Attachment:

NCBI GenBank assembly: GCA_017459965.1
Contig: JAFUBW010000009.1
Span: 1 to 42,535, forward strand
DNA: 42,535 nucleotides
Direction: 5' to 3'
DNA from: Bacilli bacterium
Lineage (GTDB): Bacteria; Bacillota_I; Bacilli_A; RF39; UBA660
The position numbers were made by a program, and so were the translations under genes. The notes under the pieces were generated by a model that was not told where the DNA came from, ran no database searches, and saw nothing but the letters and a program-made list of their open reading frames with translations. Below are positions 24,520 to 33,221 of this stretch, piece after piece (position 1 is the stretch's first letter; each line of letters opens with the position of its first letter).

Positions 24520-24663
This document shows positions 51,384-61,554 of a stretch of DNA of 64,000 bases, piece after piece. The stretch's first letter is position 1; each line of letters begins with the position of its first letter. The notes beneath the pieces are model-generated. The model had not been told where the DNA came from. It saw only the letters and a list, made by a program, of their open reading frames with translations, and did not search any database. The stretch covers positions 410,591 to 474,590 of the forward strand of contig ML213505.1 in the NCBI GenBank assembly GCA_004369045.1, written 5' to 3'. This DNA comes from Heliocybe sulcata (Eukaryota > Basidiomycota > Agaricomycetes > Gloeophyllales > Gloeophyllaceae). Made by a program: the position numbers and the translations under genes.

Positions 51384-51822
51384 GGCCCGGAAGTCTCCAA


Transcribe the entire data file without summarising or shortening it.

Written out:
NCBI GenBank assembly: GCA_017459965.1
Contig: JAFUBW010000009.1
Span: 1 to 42,535, forward strand
DNA: 42,535 nucleotides
Direction: 5' to 3'
DNA from: Bacilli bacterium
Lineage (GTDB): Bacteria; Bacillota_I; Bacilli_A; RF39; UBA660
The position numbers were made by a program, and so were the translations under genes. The notes under the pieces were generated by a model that was not told where the DNA came from, ran no database searches, and saw nothing but the letters and a program-made list of their open reading frames with translations. Below are positions 24,520 to 33,221 of this stretch, piece after piece (position 1 is the stretch's first letter; each line of letters opens with the position of its first letter).

Positions 24520-24663
This document shows positions 51,384-61,554 of a stretch of DNA of 64,000 bases, piece after piece. The stretch's first letter is position 1; each line of letters begins with the position of its first letter. The notes beneath the pieces are model-generated. The model had not been told where the DNA came from. It saw only the letters and a list, made by a program, of their open reading frames with translations, and did not search any database. The stretch covers positions 410,591 to 474,590 of the forward strand of contig ML213505.1 in the NCBI GenBank assembly GCA_004369045.1, written 5' to 3'. This DNA comes from Heliocybe sulcata (Eukaryota > Basidiomycota > Agaricomycetes > Gloeophyllales > Gloeophyllaceae). Made by a program: the position numbers and the translations under genes.

Positions 51384-51822
51384 GGCCCGGAAGTCTCCAA